As more residents of the Jersey Shore receive funding to repair or rebuild their Sandy-damaged homes, the pace of construction is picking up in advance of the summer vacation season. But federal officials and flood insurance experts are worried that inconsistencies between state and federal construction standards mean some homeowners might rebuild in violation of key flood insurance regulations. That could lead to some nasty surprises after future storms -- or when selling properties. Some people may find they have to pay insurance surcharges or that they are ineligible for insurance at all.
Last December, FEMA sent a letter to the New Jersey Department of Environmental Protection, threatening harsh penalties if the inconsistencies aren’t fixed. But five months later, the state has yet to make the requested corrections.
State officials are downplaying the concerns, saying that local construction officials know the proper rules to follow. Experts familiar with the issue argue that’s not necessarily always the case. Though evidence of problems has yet to arise, they fear that issues are likely to crop up as the recovery continues.
The existence of state building rules that are out of compliance with the federal standards puts the onus on local officials to know just which regulations to follow. People like Dane Sprague, the construction official in Long Beach Township -- where over 1,500 homes sustained damage during Sandy. Sprague and his colleagues conduct inspections and issue permits, and they’ve been working pretty much non-stop in the year-and-a-half since the storm.
“There’s so much going on: Sandy-related repairs, new construction, house raises, that it just becomes part of the landscape,” he said recently, while pointing out several homes in various stages of construction. “It’s like the trees or telephone poles. You don’t necessarily notice each one as you go by.”
But notice them he must, since along with the building boom comes a host of rules he needs to make sure homeowners follow.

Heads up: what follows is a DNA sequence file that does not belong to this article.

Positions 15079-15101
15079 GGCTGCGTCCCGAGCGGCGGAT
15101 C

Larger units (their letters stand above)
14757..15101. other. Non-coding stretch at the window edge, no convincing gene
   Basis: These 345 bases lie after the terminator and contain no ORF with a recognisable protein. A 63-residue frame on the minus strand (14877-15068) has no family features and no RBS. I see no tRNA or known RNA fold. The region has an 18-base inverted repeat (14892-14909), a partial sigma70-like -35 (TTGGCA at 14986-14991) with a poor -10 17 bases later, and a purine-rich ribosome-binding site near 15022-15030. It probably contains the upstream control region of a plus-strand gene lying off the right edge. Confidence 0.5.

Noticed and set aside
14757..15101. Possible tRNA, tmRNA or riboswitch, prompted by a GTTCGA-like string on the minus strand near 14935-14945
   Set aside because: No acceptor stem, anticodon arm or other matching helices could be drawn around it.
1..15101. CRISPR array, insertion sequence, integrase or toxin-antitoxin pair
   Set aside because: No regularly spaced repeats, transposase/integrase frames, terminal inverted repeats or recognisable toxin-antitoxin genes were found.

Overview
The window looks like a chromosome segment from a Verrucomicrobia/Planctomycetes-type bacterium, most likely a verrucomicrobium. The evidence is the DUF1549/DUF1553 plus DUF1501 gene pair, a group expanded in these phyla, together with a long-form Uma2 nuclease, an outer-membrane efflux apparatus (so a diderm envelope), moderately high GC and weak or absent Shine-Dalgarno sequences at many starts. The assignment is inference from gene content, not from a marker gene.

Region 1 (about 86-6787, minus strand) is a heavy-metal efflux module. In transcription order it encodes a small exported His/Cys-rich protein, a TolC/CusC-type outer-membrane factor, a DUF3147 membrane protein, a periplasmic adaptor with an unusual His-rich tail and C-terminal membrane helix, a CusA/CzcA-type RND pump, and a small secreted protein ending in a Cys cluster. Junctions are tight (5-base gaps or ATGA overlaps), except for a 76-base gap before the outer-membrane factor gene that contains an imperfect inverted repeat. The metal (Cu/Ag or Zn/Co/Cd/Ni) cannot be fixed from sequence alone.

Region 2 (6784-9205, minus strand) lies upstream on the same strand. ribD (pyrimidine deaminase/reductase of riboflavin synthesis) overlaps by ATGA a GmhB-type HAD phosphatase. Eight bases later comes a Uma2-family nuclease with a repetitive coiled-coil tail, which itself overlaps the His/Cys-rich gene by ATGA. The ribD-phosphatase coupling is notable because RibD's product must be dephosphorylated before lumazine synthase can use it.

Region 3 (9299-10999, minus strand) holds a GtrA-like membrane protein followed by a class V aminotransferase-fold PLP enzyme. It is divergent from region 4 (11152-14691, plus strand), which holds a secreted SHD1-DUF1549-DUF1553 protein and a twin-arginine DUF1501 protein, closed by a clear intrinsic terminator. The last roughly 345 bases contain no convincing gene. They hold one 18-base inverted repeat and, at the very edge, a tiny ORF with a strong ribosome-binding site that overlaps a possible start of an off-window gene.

“New Jersey is a very regulated state as far as construction goes,” he explained. “Obviously, when you get into a flood zone, that adds a whole new layer on top of the general building requirements.”
As in other barrier-island communities, all of Long Beach is in a flood zone, so residents have to adhere to a variety of detailed construction regulations.
For example, if they’re rebuilding in Velocity Zones -- the most vulnerable areas close to the ocean -- they’ll need to raise their homes on piers to comply with the new FEMA flood maps. The piers must remain unobstructed, and can only be covered with lightweight breakaway walls, which are designed to wash away during a severe storm without affecting the structural integrity of the building.
And according to National Flood Insurance Program requirements, the height of a home in a V Zone should be measured from its-- meaning the beams and floor joists -- to ensure compliance with the height requirements on the flood insurance maps.
Sprague said it’s important the rules are followed exactly as they’re written.
“If they’re telling you your first floor has to be eight foot high, and we say 'you only need to be seven foot high,' if we get a flood, none of those homes that are seven are going to be compliant with FEMA regulations,” he said. “So now you’re going to have a group of homes that are outside of help regarding flood insurance and regarding maybe some of the other state programs that crop up after a major storm like that too.”
While years of experience have helped Sprague to be well-versed in the regulations, knowing all the proper rules to follow can be complicated and confusing for some local officials, who may wear multiple hats and find themselves overtaxed in the aftermath of an event as large as Sandy.
“We know that a lot of local floodplain administrators haven’t had training,” said John Miller, legislative committee chair with the New Jersey Association for Floodplain Management. “They don’t know what their responsibilities are. There’s turnover in positions. There’s loss of knowledge when a turnover occurs,” he continued. “And we know that mistakes can be very costly, not only to the towns, but certainly to the homeowners.”
For example, said Bruce Bender -- an expert on flood insurance policies – a new or rebuilt home in an A Zone flood hazard area that has $200,000 in building coverage and $80,000 coverage for contents would cost roughly $1,700 per year to insure if it’s built at the correct, minimum height allowable on the FEMA flood maps. However, if that same home were incorrectly built just one foot below the height where floodwaters are expected to rise during a 100-year storm, the premium would rise to more than $5,000. A similar home in the V Zone – which is susceptible to three foot high breaking waves –from $8,600 to more than $11,500 if it were just one foot out of compliance.
In addition, homes in flood zones found to be built in violation of the rules could cause problems for homeowners years from now, when they try to sell their properties. And if repairs they make or reconstruction they do in the aftermath of Sandy are discovered to have been conducted incorrectly, they might have to spend substantially more to go back and fix those problems at a later date.